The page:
The Art of the Habit: Three North American examples

Religious habits have often drawn inspiration from local forms of dress and even occasionally ephemeral ones. Here I'd like to look at three communities of women religious founded in North America, all founded under different circumstances and with different charisms, but whose habits are visually distinctive and form part of the visual iconography of American Catholicism.

The Sisters of St. Kateri (Kahnawake, Que.)

Inspired by the French nuns of Montreal, St. Kateri Tekakwitha and two other Iroquois women intended to found a convent on Heron Island. Their priest convinced them the idea was premature, but the three nevertheless continued to call themselves sisters and lived according to a common rule of life for the rest of their days, to be followed by other women in the mission.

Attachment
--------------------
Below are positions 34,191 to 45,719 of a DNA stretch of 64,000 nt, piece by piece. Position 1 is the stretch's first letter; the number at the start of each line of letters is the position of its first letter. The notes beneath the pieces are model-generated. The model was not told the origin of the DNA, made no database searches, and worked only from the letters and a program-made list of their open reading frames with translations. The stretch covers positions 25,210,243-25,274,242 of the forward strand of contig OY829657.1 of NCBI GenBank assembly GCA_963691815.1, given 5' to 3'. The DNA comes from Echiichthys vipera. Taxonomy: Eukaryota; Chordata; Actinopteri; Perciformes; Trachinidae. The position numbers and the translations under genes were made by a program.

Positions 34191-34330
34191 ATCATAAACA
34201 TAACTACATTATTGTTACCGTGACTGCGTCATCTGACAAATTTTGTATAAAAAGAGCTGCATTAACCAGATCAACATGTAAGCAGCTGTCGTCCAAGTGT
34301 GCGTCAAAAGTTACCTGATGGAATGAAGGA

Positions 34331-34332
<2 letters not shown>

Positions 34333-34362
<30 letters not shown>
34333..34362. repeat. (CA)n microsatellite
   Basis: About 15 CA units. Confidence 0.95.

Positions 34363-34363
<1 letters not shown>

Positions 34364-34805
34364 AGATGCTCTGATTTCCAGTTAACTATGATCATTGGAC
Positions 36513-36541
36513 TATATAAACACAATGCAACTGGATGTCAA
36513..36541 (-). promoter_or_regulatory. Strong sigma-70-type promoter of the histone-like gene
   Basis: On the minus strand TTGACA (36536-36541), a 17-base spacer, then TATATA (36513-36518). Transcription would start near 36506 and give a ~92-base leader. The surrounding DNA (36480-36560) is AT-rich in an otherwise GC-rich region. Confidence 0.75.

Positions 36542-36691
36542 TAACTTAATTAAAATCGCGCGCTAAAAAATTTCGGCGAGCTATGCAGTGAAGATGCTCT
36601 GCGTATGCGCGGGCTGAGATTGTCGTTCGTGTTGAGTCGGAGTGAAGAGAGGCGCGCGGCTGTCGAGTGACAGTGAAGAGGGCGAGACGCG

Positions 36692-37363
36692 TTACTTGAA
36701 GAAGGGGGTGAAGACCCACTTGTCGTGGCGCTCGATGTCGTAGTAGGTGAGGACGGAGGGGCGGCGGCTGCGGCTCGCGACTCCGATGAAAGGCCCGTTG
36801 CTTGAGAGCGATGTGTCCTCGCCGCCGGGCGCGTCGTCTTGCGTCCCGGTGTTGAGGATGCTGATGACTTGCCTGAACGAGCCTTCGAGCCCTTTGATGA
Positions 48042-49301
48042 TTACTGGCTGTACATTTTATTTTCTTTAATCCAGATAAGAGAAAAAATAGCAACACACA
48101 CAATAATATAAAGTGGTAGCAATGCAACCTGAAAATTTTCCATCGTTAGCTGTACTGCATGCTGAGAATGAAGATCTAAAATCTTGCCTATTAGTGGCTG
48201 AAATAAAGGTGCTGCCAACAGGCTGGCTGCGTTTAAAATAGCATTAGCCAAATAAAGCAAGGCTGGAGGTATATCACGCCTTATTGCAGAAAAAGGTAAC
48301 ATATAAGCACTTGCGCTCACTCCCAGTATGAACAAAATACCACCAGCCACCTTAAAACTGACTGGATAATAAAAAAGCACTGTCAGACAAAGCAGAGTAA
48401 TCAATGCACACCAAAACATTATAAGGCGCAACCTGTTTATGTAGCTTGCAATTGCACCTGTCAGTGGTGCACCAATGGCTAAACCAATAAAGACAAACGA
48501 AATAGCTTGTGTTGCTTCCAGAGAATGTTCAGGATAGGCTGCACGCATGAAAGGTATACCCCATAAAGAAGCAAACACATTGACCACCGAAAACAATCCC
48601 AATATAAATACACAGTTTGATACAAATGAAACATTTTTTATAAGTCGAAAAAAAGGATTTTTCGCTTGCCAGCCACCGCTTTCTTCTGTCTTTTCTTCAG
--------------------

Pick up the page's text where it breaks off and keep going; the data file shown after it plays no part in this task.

Fr. Claude Chauchetiere has left us with two images that give some idea of how the sisters might have looked in their day—and a more historically accurate one than the fringed buckskin that is often associated with St. Kateri.

The first image—and the only one showing the three foundresses together—is a sketch of the mission chapel being built. The women are depicted in the background at the foot of the cross, and all wearing veils. Iroquois women typically wore a cloth mantle over their shoulders that could be drawn over the head in cold weather and at church functions. St. Kateri's sensitive eyesight, however, compelled her to veil herself with her mantle continually. Chauchetiere's drawing suggests that the other two women may have done so as well, especially in light of the sisters' expressly recorded intention to dress alike.



The habit itself is better represented in the second image: the famous Chauchetiere portrait of St. Kateri that is now preserved in the mission of St. Francis Xavier. It is the only one painted by someone who knew her in life:


St. Kateri's style is classically Iroquois: a long overdress, a fringed skirt, leggings, and beaded moccasins. Note the especially close similarity with the Indian dress depicted two centuries later by Canadian painter Cornelius Krieghoff (1815-1872).